Indigenous communities are looking to better manage the social, cultural, health, environmental and economic issues related to cumulative effects on every person, place and thing — because we are all connected.
The Indigenous Centre for Cumulative Effects (ICCE) is an independent organization that supports Indigenous communities to undertake cumulative effects work. ICCE is a non-political organization and remains neutral on issues. ICCE is independently operated by Indigenous people.
The ICCE mission is to create networks, and develop and share knowledge to empower community-based approaches to culturally relevant cumulative effects assessment, monitoring and management that supports Indigenous well-being and decision-making.
- Etuaptmumk, or Two-Eyed Seeing: seeing from one eye with the strength of Indigenous knowledge and way of knowing, and from the other eye with the strength of Western knowledge and way of knowing. Using both these eyes together, for the benefit of all, is a fundamental guiding principle for our work within our communities and with our partners. (Put forward by Mi’kmaw Elder Albert Marshall and adapted from the Institute for Integrative Science & Health.)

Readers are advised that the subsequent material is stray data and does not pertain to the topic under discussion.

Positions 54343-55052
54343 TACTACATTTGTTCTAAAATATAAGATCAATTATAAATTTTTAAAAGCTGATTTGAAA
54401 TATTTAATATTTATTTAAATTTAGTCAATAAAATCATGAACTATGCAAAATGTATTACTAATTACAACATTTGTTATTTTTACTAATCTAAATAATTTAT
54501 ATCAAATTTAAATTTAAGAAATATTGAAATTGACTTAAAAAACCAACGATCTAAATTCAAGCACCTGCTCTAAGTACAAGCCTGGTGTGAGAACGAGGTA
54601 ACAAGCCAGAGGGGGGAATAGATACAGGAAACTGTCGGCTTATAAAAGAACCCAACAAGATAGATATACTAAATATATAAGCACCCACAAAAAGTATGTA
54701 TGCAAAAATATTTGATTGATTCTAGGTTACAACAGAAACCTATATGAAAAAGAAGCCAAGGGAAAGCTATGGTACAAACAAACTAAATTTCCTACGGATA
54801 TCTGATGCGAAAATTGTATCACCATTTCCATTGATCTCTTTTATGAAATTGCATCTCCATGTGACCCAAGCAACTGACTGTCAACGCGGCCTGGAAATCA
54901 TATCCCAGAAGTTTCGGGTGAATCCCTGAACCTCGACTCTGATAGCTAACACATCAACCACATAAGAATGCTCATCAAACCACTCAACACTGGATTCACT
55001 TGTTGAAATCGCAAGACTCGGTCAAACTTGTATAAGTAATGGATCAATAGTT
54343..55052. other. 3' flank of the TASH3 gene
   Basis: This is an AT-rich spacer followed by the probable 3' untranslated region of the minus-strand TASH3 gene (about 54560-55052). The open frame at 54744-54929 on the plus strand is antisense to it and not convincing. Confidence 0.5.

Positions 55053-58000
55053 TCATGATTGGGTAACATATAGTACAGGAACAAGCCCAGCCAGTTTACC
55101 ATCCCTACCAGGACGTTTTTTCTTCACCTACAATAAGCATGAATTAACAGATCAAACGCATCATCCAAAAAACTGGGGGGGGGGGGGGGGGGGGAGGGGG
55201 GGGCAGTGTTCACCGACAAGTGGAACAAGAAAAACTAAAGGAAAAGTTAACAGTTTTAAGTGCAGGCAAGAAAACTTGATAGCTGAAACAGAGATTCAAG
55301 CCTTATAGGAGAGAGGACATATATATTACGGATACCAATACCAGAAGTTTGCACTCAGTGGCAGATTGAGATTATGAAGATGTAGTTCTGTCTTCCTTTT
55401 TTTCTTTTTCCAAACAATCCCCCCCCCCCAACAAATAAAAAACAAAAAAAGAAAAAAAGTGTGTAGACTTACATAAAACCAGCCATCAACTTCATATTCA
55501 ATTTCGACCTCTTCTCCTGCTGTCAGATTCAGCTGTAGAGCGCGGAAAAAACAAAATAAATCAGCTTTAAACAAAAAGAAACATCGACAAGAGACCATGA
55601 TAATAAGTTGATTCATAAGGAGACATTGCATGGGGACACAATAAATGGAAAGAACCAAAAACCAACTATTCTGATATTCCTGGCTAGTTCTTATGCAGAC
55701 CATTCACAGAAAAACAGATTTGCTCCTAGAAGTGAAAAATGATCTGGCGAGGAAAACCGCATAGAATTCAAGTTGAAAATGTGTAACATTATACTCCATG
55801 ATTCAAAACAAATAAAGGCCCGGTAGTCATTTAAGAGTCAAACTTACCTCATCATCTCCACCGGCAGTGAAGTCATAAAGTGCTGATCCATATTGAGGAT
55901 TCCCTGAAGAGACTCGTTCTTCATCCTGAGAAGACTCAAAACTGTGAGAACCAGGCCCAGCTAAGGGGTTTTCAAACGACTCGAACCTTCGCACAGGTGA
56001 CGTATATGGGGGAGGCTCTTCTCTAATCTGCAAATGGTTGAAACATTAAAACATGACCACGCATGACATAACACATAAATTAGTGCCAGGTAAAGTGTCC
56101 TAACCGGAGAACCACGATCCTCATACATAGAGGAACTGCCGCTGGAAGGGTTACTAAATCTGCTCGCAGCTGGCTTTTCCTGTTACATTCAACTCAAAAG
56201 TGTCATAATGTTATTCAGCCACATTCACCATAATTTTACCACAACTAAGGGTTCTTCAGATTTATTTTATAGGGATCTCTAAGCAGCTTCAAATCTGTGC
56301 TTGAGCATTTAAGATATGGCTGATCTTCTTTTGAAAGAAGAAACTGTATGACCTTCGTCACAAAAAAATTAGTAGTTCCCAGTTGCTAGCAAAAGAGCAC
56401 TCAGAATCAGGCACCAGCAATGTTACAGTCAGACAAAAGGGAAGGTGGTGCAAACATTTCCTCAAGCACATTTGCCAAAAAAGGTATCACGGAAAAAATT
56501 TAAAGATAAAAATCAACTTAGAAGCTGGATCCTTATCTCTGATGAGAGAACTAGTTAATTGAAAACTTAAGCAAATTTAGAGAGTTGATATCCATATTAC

- Respect for diverse and distinct nations: respecting the unique approaches, rights and frameworks of the distinct groups of Indigenous people across the country. There is no default, pan-Indigenous approach to growing the capacity of communities to assess, monitor and manage the cumulative effects occurring in their land, air, water and communities.
- Intergenerational decision-making: conveying the knowledge of our ancestors, we are keeping in mind that the decisions we make today will have an impact on several generations of the future. Like our ancestors, we must be good caretakers of our land, air and water, not just for our communities today, but also for those of the generations to come, who will live with the consequences of our actions.
- Tread lightly: being aware that our activities affect the balance of all life in the land, air and water, and, being conscious of treading lightly to minimize harm.
- Respect, humility, and inclusion: understanding that we are all connected and have knowledge to share. Listening, opening our minds, collaborating, and finding constructive solutions despite our differences will help us grow healthier, stronger sustainable communities now and for the future.